Monday, March 18, 2019

Poor people seem to demand personal attention, just not group protests and conventional activism





A couple of personal incidents point to a subtle personal problem, and I wanted to mention them for the record.

On Monday, Feb. 11, I happened to be at Union Station having lunch at a Pot Belly restaurant out on the main concourse.  You could sit in an area cordoned off but outside the main area of the sandwich shop. 

A scruffy man, PoC, came up and asked for money.  I was surprised that panhandling would be permitted adjacent to the store premises. I gave him a dollar bill but he would not go away.  He put his arm around me.  He seemed to demand personal attention and that I “love” him. 

Then last Sunday night (as I recall), I had returned by Metro from the City and was walking along Stuart street toward the Ballston Quarter to get to my car.  I spotted a very tall young man who was familiar from TownDC and gay events in DC in the past. A man, again in poor condition, PoC, approached him to panhandle. I kept walking quickly.  After I got 50 feet or so beyond and approached Wilson Blvd, I glanced back to see if the tall man had responded to him.  He had not and was well beyond that point, probably approaching the Metro in the opposite direction. Suddenly, the panhandler started running toward me and chased me into the street, where fortunately there was no traffic, having noticed I had glanced back.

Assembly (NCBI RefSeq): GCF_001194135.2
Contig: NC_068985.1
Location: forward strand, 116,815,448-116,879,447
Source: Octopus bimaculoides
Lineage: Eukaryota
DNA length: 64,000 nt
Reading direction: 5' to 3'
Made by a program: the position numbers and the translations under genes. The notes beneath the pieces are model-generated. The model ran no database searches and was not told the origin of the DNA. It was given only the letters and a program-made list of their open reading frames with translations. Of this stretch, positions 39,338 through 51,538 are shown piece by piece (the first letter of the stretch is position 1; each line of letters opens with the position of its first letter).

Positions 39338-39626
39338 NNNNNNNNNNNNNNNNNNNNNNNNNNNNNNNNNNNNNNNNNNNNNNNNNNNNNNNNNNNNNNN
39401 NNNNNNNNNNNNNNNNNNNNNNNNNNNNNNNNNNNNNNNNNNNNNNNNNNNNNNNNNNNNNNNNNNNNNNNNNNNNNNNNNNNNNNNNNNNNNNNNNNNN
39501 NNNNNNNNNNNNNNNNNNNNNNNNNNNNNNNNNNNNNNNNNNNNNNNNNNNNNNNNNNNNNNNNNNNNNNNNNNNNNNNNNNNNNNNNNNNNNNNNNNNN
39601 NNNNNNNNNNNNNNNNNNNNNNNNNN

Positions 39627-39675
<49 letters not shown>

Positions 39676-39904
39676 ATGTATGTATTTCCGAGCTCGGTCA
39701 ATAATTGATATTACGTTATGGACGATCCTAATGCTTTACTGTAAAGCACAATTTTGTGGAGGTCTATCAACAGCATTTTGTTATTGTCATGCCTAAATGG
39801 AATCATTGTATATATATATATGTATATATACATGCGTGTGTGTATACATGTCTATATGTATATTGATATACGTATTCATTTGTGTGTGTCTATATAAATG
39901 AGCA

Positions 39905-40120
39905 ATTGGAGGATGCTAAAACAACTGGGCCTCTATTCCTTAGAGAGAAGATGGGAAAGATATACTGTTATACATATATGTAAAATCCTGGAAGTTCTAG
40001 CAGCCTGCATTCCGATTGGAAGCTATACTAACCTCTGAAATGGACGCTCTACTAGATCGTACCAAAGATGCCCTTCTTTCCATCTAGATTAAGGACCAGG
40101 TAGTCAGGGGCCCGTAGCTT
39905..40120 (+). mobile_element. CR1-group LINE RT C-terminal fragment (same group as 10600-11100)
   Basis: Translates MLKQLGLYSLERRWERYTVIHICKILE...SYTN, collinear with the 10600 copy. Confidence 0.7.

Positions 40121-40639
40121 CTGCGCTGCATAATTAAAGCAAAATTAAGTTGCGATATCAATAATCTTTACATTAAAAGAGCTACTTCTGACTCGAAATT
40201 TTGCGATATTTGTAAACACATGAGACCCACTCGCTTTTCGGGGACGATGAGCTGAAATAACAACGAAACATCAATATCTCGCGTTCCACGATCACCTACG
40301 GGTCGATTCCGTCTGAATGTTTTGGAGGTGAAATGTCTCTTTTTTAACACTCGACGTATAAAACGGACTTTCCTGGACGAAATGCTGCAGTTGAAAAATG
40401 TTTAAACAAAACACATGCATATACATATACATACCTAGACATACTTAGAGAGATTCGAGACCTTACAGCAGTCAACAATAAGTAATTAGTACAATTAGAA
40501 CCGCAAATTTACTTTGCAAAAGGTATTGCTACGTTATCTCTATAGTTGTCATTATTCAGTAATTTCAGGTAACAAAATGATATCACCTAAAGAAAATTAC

I can judge from these two little incidents some profound resentment of many people who are “left behind”.  They demand to be noticed personally. That’s interesting.  Ocasio-Cortez has talked about their being “left to die”, disposable.  Umair Haque has talked about this kind of thing on Medium.

There’s another man, white, who sometimes sits near the Metro, and who has a sign saying he was a burn victim, although that isn’t obvious at sight. Another person whom I remember from Town DC (which has closed) has twice been there talking to him.  Interesting.  I have a takeway from these encounters, two of them. 


One, I don't like someone's capturing attention from me and replacing the persons I would actually want (even if that means "upward affiliation"). Two, if we want to preserve our freedoms and stave off authoritarianism, we need to be more open to extending ourselves.  Umair Haque has an interesting take on this. 

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